Japanese equestrian makes Olympics at 70
When Hiroshi Hoketsu first went to the Olympics in 1964, he was 23 and the games were in his native Tokyo. Now nearly 71, Hoketsu will be going to the Olympics again this summer - to compete, not to watch.
Hoketsu last week qualified for the individual dressage competition on Japan's Olympic team for London and will be Japan's oldest Olympian - again. He already competed at the Beijing Games four years ago.
"This time, I am very pleased to have qualified, particularly because my horse had a little accident last year," Hoketsu said Monday in a telephone interview with The Associated Press. "She was not in very good condition."
The horse is Whisper, a 15-year-old mare.
"A little bit old, but still a good age," Hoketsu said. The same seems to be true for the rider as well.
Although the team selection hasn't been announced officially, Hoketsu has no doubt he will be competing in the individual event.
"We didn't try for the team event," he said from his home in Aachen, western Germany. But he qualified for the individual at an international dressage competition in France last week.
Before Hoketsu, the oldest Japanese Olympic athlete was equestrian rider Kikuko Inoue, who took part in the dressage in Seoul aged 63 years and nine months. Hoketsu also went to Seoul but at the end did not ride because he could not get his horse there.
Hoketsu become Japan's oldest Olympian when he took part in the 2008 Beijing Olympics at the age of 67 and 44 years on from his debut in Tokyo.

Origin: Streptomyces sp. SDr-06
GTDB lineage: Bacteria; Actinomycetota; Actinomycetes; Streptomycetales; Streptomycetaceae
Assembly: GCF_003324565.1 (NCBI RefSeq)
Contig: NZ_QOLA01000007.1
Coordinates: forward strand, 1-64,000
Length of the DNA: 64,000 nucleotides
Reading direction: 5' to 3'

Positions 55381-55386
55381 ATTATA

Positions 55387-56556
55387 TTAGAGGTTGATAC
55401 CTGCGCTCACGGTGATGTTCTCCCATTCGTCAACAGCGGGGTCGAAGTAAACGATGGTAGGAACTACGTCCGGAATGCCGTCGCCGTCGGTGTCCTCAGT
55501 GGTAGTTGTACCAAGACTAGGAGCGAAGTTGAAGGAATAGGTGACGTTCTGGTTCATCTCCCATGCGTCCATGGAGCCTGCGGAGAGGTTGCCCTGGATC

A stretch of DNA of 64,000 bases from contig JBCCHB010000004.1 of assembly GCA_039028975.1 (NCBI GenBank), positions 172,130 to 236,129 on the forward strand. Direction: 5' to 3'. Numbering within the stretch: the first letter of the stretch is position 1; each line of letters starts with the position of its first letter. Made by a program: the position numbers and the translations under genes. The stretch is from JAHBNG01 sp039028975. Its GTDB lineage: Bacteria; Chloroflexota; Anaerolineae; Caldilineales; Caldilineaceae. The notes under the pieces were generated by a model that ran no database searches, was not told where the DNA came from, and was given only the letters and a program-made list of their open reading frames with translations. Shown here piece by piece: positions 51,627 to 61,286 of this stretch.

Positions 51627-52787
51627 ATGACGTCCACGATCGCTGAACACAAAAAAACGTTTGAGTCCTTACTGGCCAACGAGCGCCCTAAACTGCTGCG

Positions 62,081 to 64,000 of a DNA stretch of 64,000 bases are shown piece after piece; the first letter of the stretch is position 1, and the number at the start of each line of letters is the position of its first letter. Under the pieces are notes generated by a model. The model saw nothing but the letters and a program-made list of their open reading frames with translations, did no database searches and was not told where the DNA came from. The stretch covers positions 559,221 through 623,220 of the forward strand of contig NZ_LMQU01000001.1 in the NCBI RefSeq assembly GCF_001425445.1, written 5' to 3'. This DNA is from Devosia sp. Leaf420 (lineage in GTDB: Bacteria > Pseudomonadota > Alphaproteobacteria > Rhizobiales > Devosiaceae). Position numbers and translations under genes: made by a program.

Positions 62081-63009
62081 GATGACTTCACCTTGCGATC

The oldest Olympian was Swedish shooter Oscar Swahn, who won a silver medal at the 1920 Olympics in Antwerp, Belgium, at 72. It was his sixth medal in three games.
Hoketsu plans a few more competitions as he prepares for London.
After working for Johnson & Johnson, Hoketsu retired eight years ago. He moved to Aachen because the owner and trainer of the horse he was riding at the time was also based in the German city.
In Beijing four years ago, Hoketsu finished ninth in the dressage team event and 35th in the individual competition.
"In London, I hope to do a little bit better," he said. "I didn't that well in Beijing because they had that big screen in the hall and my horse just hates to see that moving screen."
Hoketsu has been riding Whisper for five years but the horse's health was a major cause of concern.
"It started with the front legs and no one was able to determine the cause of the horse's health problems. It was very complicated," he said of the tendinitis that affected Whisper.
The problems began in February of last year and three different vets were unable to find the right cure.
"I had totally given up on trying to go to London," Hoketsu said. "But then in mid-November a friend introduced me to a good vet and one month later I was training again and in January I started competing again.
"The horse's recovery was a miracle, I was very lucky."